Girls with poorer motor skills more likely than boys to be obese

December 19, 2016, Coventry University

Young girls who exhibit a poor mastery of fundamental movement skills (FMS) are more likely to be obese than boys who have similarly low skills, according to research led by Coventry University.

The study - which won an award at the recent British Association of Sport and Exercise Sciences conference - assessed among other things the running, catching, and balance skills of 250 girls and between 6-11 years, categorising their FMS as either low, medium or high.

Researchers at Coventry University, working in collaboration with Middlesex University and the University of South Carolina, then cross-referenced the kids' motor skills with their to investigate the relationship between the two. The children's habitual physical activity was also taken into account.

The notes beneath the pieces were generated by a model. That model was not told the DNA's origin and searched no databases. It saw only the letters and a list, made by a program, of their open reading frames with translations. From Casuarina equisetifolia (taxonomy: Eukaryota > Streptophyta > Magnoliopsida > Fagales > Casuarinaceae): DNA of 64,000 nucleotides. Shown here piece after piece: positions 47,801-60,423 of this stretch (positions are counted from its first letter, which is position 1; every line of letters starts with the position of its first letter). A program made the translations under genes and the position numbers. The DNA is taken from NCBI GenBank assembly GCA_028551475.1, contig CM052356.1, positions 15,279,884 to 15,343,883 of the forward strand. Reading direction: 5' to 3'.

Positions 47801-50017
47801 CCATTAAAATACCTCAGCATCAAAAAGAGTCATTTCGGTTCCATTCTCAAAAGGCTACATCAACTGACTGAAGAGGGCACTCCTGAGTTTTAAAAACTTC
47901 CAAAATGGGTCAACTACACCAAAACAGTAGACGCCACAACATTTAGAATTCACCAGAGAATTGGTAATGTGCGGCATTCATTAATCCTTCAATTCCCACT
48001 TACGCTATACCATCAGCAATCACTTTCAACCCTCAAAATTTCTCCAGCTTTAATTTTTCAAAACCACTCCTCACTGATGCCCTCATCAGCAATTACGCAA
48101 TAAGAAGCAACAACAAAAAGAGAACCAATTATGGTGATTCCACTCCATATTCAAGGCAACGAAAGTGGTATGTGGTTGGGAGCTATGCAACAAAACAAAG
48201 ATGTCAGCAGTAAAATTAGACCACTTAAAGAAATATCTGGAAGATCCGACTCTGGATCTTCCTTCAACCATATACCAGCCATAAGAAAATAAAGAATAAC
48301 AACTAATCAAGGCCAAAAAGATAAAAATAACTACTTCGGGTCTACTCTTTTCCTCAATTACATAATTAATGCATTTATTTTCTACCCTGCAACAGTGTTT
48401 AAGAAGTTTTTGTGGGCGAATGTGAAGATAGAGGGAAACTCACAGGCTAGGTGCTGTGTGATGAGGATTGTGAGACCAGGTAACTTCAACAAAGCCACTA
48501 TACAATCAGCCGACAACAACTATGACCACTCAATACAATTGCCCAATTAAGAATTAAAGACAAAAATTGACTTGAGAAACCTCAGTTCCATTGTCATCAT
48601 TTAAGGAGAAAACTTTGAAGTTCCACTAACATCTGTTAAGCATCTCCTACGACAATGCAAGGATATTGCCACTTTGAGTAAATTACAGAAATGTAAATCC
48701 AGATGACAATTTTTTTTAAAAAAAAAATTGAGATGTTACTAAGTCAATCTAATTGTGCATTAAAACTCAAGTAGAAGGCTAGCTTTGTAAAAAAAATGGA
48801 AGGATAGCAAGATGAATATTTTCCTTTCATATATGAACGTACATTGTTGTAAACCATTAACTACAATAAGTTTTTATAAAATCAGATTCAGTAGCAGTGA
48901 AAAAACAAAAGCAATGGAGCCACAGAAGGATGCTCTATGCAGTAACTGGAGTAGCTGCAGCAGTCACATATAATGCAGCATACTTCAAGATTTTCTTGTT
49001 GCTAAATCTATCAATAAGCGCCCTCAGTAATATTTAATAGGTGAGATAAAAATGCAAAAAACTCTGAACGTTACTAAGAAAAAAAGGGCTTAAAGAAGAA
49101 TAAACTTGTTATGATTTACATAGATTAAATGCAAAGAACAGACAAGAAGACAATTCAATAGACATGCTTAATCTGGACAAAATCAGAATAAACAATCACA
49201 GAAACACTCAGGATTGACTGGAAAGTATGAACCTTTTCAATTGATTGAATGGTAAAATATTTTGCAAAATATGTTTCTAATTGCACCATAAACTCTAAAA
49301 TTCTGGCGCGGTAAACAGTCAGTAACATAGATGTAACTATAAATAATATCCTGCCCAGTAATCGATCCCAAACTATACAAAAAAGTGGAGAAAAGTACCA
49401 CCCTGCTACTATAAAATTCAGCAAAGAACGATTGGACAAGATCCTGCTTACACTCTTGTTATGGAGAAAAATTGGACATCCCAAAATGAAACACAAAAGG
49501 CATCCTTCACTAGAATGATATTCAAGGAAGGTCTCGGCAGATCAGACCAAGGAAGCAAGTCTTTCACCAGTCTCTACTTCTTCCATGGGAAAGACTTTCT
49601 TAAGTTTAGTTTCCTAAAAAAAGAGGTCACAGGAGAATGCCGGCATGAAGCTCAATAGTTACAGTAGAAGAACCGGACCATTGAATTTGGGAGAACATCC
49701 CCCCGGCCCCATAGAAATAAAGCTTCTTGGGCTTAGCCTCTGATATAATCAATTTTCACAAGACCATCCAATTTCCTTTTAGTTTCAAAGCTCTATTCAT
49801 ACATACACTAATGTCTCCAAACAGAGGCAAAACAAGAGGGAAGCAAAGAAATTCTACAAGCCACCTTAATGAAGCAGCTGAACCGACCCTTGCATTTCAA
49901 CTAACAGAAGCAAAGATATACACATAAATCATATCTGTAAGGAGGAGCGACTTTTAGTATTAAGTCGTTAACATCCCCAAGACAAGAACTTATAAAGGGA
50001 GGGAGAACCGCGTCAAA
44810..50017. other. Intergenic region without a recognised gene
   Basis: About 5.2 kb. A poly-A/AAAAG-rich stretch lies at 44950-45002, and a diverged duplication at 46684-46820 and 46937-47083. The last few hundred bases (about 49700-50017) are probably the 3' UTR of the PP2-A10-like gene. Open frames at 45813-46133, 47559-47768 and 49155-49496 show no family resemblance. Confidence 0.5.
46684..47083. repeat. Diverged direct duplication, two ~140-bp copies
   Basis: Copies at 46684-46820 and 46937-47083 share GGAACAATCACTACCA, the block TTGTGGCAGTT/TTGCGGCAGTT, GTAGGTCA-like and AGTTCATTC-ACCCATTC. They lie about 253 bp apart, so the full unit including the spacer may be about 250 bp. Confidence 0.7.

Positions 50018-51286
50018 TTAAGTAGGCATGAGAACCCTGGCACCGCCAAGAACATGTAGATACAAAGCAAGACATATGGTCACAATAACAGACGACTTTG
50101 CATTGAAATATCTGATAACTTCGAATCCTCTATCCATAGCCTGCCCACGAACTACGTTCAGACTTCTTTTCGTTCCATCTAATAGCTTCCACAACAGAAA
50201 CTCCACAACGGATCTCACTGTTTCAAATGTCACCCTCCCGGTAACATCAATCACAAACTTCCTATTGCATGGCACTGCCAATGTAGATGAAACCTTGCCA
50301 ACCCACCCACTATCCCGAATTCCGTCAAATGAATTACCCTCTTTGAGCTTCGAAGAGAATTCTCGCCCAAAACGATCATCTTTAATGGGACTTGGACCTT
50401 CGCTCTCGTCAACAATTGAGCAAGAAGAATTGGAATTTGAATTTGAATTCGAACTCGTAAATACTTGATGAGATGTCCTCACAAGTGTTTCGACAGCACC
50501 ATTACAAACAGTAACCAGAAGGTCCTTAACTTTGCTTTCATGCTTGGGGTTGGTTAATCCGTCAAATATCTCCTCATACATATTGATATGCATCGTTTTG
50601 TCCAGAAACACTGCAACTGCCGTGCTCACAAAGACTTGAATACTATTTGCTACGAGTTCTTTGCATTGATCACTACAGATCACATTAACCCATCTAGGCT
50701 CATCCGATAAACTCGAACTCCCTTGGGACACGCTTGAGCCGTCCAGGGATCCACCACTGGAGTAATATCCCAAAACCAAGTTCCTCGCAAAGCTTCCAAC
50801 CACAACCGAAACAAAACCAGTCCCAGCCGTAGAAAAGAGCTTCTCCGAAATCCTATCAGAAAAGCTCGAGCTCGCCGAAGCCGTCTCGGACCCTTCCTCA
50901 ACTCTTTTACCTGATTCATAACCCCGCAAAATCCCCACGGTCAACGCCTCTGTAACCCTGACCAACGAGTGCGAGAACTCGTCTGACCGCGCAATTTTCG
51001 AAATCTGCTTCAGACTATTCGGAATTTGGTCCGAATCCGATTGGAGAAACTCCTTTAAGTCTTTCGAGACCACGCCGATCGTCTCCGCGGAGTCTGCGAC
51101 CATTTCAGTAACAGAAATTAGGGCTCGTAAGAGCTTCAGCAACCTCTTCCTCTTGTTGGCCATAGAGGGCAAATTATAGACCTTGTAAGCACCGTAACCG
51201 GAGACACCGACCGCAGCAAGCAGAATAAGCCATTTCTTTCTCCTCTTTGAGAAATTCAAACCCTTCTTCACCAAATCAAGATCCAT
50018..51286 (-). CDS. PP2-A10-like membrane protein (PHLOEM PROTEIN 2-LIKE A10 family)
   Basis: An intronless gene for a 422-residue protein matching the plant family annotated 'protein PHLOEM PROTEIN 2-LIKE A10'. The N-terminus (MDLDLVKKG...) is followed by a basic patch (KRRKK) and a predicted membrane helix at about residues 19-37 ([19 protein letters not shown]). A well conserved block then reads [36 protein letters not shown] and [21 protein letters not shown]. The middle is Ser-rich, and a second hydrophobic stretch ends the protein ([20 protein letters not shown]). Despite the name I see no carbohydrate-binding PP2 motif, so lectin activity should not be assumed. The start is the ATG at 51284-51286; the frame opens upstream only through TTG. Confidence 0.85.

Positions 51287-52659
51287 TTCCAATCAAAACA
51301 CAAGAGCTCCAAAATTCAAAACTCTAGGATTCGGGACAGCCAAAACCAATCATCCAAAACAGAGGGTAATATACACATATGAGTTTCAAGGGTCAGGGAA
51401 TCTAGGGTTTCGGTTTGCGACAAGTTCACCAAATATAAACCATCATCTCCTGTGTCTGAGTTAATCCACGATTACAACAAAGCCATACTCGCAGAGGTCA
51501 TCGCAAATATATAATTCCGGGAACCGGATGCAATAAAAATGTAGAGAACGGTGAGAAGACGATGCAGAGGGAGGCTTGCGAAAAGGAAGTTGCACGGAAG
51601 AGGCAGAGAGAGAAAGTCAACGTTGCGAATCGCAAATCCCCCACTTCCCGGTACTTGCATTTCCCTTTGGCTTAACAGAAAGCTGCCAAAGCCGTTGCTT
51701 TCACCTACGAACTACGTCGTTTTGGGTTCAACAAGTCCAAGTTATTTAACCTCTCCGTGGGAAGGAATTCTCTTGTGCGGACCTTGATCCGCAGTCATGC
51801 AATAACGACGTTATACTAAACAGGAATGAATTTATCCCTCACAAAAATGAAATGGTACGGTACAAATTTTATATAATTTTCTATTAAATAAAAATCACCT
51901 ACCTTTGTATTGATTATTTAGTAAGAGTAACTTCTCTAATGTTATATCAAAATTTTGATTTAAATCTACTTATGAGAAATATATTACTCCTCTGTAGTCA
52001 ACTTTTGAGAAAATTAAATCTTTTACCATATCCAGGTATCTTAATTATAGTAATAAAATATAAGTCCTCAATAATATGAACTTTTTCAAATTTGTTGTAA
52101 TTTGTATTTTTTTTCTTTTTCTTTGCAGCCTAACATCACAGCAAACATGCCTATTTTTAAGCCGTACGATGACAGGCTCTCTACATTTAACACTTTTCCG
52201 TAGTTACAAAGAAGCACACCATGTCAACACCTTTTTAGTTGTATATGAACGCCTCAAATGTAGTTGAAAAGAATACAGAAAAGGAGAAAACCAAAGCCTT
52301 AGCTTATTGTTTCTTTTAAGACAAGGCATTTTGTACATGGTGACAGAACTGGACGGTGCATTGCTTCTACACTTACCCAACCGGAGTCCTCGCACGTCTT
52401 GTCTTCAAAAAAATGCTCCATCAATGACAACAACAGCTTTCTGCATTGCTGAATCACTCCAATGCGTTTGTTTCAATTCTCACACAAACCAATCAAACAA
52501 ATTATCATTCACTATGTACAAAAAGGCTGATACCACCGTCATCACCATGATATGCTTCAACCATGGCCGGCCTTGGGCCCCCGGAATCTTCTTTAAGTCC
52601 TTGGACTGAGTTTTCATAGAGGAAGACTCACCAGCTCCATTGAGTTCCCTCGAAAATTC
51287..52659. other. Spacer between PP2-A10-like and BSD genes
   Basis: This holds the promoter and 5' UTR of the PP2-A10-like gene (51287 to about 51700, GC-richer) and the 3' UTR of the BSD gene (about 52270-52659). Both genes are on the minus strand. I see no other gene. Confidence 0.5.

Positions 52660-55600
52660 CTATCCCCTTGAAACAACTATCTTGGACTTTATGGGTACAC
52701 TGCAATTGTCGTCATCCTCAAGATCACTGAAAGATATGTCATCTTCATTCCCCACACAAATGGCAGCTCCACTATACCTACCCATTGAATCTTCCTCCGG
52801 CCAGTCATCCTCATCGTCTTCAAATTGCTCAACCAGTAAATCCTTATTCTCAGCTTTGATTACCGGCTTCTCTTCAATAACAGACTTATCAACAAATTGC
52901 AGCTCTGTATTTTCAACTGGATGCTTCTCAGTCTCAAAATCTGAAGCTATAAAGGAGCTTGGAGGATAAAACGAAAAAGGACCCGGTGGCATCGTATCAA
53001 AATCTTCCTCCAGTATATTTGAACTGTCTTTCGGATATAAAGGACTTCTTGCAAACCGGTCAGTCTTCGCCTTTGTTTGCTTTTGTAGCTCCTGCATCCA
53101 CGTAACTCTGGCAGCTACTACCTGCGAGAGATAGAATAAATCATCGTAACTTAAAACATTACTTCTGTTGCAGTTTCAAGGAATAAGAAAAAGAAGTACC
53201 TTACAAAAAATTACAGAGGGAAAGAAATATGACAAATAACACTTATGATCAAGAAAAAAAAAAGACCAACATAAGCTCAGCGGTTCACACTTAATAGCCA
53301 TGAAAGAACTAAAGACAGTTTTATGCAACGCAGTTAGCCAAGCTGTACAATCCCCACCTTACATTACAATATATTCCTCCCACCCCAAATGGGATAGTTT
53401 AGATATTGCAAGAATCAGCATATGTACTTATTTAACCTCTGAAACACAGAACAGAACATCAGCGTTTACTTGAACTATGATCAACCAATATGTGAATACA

The researchers found that:

  • body fatness was significantly higher among girls in the low FMS category compared with boys in the same category;
  • body fatness was higher for girls in the low FMS category compared with girls with medium or high fundamental movement skills;
  • there was no significant difference in body fatness across the low, medium and high FMS categories for boys.

Lead researcher Professor Mike Duncan, an exercise physiologist in Coventry University's Centre for Applied Biological and Exercise Sciences, said:

"We know from previous studies that primary school children with a higher body mass index are likely to have poorer fundamental , but our research is aiming to understand this relationship in more detail - particularly how gender may play a role.

"What we've found is significant because it signals a need to review the strategies we have to enhance motor proficiency in girls, and means we should be engaging health practitioners and PE teachers to help explore and understand how additional opportunities or different techniques may be required compared with boys.

"The next big question - which we're continuing to research - is whether developmental delays in acquiring these , whether in or boys, may actually be the cause of children gaining unhealthy weight status."

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